Anyway. I’m sorry to hear he lost his home and his best friend.

Quite the Week

It has been Quite the Week. There was a more-or-less last-minute switch-about at work, which meant that I got to go to a conference in Montreal about HIV and housing, from Tuesday to Friday. Since I wasn’t going to be here for my son’s birthday, I switched his birthday dinner to Monday night.

We had just finished eating the birthday cake when the phone rang. It was my son’s father’s friend, telling me she was at the hospital with my son’s father (John). Something about a fall and a heart attack and it looked bad.

So GC and my son and I all raced over to the hospital, where we learned they didn’t actually know why he fell, but whatever precipitated the fall was the least pressing of his problems since he had broken his neck while falling down the stairs. (It’s funny how much more dramatic “he broke his neck” sounds than “he fractured two bones in his neck.”)

Anyway. We stayed with him and held his hand and lobbied for more and better painkillers until about 2:00 in the morning, after they had conducted all the imaging and neurological tests and were able to tell us more definitively what was happening.

The good news: he wasn’t paralyzed, and they didn’t seem to think he’d had a heart attack or a stroke.

However, the fractures were “unstable” which meant that if he moved the wrong way, he could end up paralyzed. So even though he was in a lot of pain and really wanted to change positions, he couldn’t. Secondly, there was bleeding in and around his brain. Not a huge amount, but enough that they wanted to keep a very close eye on him overnight. If nothing changed during the night, he wouldn’t need surgery. Instead, he’d be fitted with a big, heavy metal contraption called a halo, to keep his neck completely immobile for the next few months.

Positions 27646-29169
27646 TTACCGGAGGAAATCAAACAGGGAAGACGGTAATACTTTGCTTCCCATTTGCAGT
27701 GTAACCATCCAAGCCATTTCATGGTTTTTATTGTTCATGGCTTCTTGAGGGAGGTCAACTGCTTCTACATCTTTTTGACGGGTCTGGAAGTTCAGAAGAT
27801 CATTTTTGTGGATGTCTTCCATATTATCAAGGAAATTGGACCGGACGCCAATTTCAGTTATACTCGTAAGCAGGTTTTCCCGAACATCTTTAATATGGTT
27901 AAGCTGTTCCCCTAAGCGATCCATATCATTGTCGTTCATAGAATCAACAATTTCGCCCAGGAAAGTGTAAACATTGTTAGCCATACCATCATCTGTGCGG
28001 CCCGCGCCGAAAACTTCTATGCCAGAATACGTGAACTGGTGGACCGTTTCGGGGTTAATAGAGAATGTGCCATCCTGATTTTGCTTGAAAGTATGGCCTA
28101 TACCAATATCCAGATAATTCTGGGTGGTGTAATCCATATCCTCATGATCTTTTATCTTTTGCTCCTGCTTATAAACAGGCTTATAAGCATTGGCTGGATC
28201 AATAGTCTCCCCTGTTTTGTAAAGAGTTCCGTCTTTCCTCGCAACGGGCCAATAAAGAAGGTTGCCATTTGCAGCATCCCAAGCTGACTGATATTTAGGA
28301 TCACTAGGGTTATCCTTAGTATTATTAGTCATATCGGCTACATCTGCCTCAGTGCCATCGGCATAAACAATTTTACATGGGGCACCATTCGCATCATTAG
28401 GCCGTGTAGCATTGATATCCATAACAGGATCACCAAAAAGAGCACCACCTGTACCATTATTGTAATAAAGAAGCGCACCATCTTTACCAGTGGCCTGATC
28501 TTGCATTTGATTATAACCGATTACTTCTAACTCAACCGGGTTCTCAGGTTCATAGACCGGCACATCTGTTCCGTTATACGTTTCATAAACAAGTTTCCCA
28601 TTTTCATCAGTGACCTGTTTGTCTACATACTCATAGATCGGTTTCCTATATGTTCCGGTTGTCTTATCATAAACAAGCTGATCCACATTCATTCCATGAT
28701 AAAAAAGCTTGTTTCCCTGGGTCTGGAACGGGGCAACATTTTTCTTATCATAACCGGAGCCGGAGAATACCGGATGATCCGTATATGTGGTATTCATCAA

This is what the halo looks like, but John looks crankier than this guy.

This is what the halo looks like, but John looks crankier than this guy.

So that’s what they did. Big metal halo. He’s still in the hospital and will be released once he can walk on his own. (I went to see him yesterday, and he said he had walked on his own the day before but nobody saw him so it didn’t count.) He’s still pretty uncomfortable and he seemed uncharacteristically cranky too.

I sometimes take other people’s crankiness personally, so I had to keep reminding myself that he’s in pain, he’s immobile, he’s stuck in the hospital, his head is stuck in a 7-pound metal trap, he’s got a wicked headache, and he can’t smoke or drink as much as he might like. (They’ve got him on a nicotine patch and they’re giving him a couple of cans of beer each day.) At any rate, he’s got plenty of good reasons to feel cranky. And even though I think he’s bloody lucky to be alive and not paralyzed, I guess he’s feeling pretty unlucky for breaking his neck in the first place, which is fair enough.

Anyway. In other news…

Montreal was great: the conference was interesting, the hotel bed was so comfortable I asked the concierge for the make and model (it’s a Serta), and I had a lovely dinner with my Dad and Merle on Thursday. On Wednesday night I went to see the Chihuly glass art exhibit, which I highly recommend. It’s there until October 20th. Here’s a couple of shots I took of it: